The example of the disbandment of the Iraqi army so often cited as a major blunder by the occupation regime illustrates the differing points of departure. The vast majority of these were Shias who returned to their homes and minded their own business. Many of the Sunnis, by contrast, joined the insurgency sooner or later. By the same token, numerous Shias have been at the receiving end of coalition brutality, and yet the Sadr revolt ultimately petered out; a negotiated solution, however precarious, proved possible. The peace-keeping skills of the British in the south are an immense help, of course, but there is no significant current armed resistance in American-patrolled Shia areas, either.

In military terms, the Sunni rebels Baathist, Islamist and "tribal" have inflicted about one thousand fatalities on the coalition. Rather like the case of the IRA, however, they have caused even greater political damage. Through intimidation and with some help from disproportionate coalition responses they have completely shut down any democratic and cooperative tendencies among Sunnis outside of Baghdad, and to a considerable extent within there as well. They have put "moderate" Sunnis in the position where they seem to perceive a choice only between the "resistance" and Shia or Kurd domination.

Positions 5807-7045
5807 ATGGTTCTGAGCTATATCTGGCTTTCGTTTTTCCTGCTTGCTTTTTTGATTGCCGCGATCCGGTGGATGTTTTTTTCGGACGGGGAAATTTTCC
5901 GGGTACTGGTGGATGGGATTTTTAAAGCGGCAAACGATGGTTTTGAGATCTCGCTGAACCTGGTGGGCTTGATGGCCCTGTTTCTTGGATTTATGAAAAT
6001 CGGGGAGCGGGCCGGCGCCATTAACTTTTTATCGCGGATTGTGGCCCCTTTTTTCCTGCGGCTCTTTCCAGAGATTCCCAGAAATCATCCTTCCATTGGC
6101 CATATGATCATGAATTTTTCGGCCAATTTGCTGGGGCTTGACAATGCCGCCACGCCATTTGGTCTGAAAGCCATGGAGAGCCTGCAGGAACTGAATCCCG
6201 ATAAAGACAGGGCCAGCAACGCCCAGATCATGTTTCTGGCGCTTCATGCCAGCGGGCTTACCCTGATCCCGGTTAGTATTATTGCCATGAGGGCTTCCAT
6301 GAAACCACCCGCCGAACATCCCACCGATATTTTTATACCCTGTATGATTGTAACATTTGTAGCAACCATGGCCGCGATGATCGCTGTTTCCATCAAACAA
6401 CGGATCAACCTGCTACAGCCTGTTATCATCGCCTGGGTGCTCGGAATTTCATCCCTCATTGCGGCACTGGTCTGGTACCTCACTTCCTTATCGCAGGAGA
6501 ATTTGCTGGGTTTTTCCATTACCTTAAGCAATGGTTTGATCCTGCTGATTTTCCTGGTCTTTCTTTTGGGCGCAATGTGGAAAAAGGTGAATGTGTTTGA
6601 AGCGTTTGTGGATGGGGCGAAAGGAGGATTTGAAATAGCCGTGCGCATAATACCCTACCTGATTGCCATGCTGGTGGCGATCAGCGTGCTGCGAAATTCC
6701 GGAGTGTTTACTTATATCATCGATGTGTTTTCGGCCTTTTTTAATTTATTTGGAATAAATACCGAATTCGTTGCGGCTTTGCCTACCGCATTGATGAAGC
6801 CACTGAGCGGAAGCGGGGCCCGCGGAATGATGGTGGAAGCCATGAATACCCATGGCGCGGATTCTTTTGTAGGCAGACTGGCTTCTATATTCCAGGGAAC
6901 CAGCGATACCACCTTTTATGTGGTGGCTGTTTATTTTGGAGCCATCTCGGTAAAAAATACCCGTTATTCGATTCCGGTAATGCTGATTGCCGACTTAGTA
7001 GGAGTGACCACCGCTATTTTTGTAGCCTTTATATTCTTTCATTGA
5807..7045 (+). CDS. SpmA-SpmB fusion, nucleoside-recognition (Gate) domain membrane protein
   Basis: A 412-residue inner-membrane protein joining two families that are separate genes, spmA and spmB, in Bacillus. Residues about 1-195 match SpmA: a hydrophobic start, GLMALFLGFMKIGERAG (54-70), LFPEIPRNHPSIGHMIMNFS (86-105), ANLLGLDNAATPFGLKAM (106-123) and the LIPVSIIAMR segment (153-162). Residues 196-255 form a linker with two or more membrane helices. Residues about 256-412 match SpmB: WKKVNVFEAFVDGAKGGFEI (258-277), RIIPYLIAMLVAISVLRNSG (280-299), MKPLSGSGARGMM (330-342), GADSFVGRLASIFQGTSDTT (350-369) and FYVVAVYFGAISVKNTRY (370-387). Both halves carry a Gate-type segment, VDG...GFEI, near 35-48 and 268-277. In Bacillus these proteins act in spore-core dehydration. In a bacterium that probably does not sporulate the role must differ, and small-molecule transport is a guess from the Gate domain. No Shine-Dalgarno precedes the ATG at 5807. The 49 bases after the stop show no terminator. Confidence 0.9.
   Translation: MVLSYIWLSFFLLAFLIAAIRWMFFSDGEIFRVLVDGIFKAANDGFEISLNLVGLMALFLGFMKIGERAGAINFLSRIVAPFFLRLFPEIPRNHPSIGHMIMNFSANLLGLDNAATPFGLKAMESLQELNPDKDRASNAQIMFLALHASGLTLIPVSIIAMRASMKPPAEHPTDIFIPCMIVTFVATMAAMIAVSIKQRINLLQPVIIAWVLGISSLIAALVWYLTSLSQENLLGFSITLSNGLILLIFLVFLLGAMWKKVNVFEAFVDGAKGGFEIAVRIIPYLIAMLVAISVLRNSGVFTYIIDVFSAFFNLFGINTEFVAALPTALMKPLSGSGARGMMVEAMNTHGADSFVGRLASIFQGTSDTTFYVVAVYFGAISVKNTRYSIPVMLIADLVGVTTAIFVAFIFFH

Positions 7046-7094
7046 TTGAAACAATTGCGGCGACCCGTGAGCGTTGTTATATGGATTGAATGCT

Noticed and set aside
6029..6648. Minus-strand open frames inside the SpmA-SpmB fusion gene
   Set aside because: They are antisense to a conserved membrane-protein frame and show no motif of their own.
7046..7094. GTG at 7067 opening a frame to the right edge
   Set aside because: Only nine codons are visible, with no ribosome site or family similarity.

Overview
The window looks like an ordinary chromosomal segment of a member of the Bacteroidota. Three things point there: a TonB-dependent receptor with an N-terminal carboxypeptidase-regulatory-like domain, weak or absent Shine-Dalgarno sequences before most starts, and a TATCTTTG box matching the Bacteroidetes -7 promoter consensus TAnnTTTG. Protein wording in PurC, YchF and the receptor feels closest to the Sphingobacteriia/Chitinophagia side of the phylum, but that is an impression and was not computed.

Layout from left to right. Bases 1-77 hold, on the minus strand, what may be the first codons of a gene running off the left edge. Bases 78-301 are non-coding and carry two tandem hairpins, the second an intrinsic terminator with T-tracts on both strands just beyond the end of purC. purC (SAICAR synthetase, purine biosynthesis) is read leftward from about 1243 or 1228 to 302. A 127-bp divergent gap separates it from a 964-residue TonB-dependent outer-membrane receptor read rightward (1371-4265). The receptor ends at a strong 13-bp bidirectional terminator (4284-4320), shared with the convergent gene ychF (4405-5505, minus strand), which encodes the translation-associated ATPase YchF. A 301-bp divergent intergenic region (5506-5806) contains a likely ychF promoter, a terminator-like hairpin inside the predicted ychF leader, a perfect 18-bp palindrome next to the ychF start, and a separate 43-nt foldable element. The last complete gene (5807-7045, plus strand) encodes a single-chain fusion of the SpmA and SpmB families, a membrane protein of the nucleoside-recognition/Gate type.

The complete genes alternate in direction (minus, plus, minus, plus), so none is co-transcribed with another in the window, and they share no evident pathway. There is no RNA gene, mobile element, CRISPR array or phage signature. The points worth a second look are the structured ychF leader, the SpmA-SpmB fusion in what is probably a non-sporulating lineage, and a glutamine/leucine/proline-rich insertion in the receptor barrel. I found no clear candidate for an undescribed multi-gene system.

There are good reasons why this insurgency has proved so intractable. It is orchestrated by more or less the entire former Sunni Baathist national security apparatus. The local allies of the coalition, have tended to melt away, be they the phantom battalions of the Sunni police, or the Shia recruits, who have died in large numbers but to little effect. Only the Kurds demonstrate anything like enthusiasm for the fight, and this is politically problematic not only within the "Triangle", but throughout the Shia areas as well. The analogy is imperfect, but as one expert put it to me that it was rather like what a guerrilla war between the ex-RUC and the Orange Order, backed by more or less the whole Protestant community, on one side, and the inexperienced forces of a united Ireland on the other, would look like. The best estimates of Sunni insurgent numbers run to several tens of thousands.

When all is said and done, however, the sad truth is that we are being run ragged by fewer than twenty percent of the population. If the coalition is finally driven out of Iraq, and the democratic government it leave behind collapses, it will have lost a contest in which it had or should have had the vast majority of the population on its side and a total monopoly of heavy weapons. None of this proves conclusively that Arabs or Muslims are fundamentally unsuited to democracy. It does show that, so far, the majority of Iraqis have not yet found or do not want to find an effective a way of defending their democracy. It is not the Iraqi "resistance" which is defeating us, but the Iraqi "Passivstance".

In the midst of all this, the prospect of a three-sided civil war between Shia, Kurd and Sunnis, seems like all that is needed to complete the nightmare.